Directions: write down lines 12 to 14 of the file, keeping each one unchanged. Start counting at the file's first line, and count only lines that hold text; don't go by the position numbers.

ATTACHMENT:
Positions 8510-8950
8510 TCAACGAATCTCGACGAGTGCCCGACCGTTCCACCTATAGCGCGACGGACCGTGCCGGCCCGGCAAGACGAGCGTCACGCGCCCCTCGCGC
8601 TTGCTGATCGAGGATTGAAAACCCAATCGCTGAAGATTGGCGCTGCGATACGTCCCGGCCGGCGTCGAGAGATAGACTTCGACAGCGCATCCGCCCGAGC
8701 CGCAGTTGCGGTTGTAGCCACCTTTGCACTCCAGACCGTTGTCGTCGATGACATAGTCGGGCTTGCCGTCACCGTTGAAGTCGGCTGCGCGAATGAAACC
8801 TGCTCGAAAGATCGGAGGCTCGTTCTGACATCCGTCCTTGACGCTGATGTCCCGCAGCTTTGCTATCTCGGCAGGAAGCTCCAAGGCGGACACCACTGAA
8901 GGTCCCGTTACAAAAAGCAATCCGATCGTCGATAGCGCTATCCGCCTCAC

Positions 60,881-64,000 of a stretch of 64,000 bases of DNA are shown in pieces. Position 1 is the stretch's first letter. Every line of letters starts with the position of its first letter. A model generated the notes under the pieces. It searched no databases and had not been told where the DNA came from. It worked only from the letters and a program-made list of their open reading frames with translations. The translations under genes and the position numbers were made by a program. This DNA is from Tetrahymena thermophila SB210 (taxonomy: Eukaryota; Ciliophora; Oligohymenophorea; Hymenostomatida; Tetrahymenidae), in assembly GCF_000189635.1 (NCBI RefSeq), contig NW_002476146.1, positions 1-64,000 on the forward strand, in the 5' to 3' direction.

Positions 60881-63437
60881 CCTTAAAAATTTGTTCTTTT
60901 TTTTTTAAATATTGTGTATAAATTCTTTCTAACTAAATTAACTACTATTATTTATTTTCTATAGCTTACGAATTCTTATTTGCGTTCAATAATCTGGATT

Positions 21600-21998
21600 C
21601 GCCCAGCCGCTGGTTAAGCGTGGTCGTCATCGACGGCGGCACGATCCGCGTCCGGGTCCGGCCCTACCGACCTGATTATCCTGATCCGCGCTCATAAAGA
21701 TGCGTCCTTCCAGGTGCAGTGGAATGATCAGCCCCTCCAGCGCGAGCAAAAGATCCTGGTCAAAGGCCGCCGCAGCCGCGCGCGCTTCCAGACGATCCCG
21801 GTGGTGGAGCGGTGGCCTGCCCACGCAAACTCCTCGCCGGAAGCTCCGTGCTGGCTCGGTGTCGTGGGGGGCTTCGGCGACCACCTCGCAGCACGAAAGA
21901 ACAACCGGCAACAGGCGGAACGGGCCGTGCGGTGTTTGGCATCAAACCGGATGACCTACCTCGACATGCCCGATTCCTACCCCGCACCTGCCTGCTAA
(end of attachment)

21600 C
21601 GCCCAGCCGCTGGTTAAGCGTGGTCGTCATCGACGGCGGCACGATCCGCGTCCGGGTCCGGCCCTACCGACCTGATTATCCTGATCCGCGCTCATAAAGA
21701 TGCGTCCTTCCAGGTGCAGTGGAATGATCAGCCCCTCCAGCGCGAGCAAAAGATCCTGGTCAAAGGCCGCCGCAGCCGCGCGCGCTTCCAGACGATCCCG